Yomi is a Nigerian British spoken word artist and playwright. His writing explores immigration, identity and displacement, particularly through the lens of examining intergenerational relationships. He seeks to use his first-hand experience as a long-time social worker to explore and expose the complexities, injustices, and gaps within the social care system. His writing is lyrical and incisively probing, and has warmth, humanity and truthfulness at its heart.
His debut solo play COAT, about immigration, identity and displacement, was developed with Nimble Fish, Apples & Snakes, Southbank, and as part of the Last Word Festival at the Roundhouse. It then played at the Roundhouse before touring with performances at the Battersea Arts Centre, The Albany Theatre, and festivals including Africa Writes Festival and Brighton Festival. AND BREATHE..., the live theatrical adaptation of poems from the 3rd section of MANORISM, premiered at the Almeida Theatre in June 2021, starring David Jonsson and directed by Miranda Cromwell. Yomi’s play WALTZ, about his lived experiences as a social worker, had a reading at the Bush Theatre in 2021 directed by Daniel Bailey, and MANORISM, an immersive adaptation of his first poetry collection, recently opened at the Southbank Centre as a genre-breaking fusion of live poetry, dance, projection, music and theatre.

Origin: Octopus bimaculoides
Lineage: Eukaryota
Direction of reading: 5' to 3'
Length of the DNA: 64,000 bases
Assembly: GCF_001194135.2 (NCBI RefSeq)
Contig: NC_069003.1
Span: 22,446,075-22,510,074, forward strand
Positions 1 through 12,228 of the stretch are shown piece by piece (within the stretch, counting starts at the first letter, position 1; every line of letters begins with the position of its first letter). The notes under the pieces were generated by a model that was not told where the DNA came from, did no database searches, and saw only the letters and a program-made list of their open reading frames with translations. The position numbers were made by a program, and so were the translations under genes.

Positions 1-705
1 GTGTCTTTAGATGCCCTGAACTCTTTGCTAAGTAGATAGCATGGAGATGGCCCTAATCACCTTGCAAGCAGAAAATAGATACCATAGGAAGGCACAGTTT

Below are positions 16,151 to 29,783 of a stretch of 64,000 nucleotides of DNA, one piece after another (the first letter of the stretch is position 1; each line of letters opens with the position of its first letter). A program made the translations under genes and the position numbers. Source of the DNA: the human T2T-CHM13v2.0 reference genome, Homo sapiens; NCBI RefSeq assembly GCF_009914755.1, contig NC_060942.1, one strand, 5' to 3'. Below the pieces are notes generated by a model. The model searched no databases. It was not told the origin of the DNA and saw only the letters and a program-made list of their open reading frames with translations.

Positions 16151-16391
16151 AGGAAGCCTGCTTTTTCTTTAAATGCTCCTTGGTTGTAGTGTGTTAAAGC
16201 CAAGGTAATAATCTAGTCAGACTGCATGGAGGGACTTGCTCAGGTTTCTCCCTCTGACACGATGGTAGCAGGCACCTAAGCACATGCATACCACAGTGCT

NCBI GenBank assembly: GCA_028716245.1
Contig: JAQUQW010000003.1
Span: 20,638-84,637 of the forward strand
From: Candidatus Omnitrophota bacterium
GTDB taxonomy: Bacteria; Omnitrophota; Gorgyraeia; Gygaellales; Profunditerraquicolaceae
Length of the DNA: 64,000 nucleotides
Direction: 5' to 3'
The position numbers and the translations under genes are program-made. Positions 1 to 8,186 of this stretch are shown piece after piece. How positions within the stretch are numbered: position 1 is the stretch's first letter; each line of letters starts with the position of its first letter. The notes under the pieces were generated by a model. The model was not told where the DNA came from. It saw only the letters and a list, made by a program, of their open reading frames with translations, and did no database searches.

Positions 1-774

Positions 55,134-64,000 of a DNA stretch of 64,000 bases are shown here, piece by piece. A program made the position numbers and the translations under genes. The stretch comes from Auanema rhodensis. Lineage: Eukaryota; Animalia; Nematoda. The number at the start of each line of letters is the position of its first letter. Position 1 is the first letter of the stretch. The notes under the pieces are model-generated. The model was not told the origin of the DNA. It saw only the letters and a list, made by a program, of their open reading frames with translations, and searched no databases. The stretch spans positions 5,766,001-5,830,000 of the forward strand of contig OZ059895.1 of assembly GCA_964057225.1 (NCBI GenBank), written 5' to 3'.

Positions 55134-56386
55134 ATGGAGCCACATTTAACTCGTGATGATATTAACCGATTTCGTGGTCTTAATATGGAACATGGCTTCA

Yomi’s work has been published in Rialto Magazine, The Poetry Review, Bare lit and 10: Poets of the New Generation, Bare Lit Anthology, his essay ‘The F Word’ was included in the book SAFE: 20 WAYS TO BE A BLACK MAN IN BRITAIN and MANORISM was published by Penguin in October 2022 and shortlisted for the T.S. Eliot Award 2022.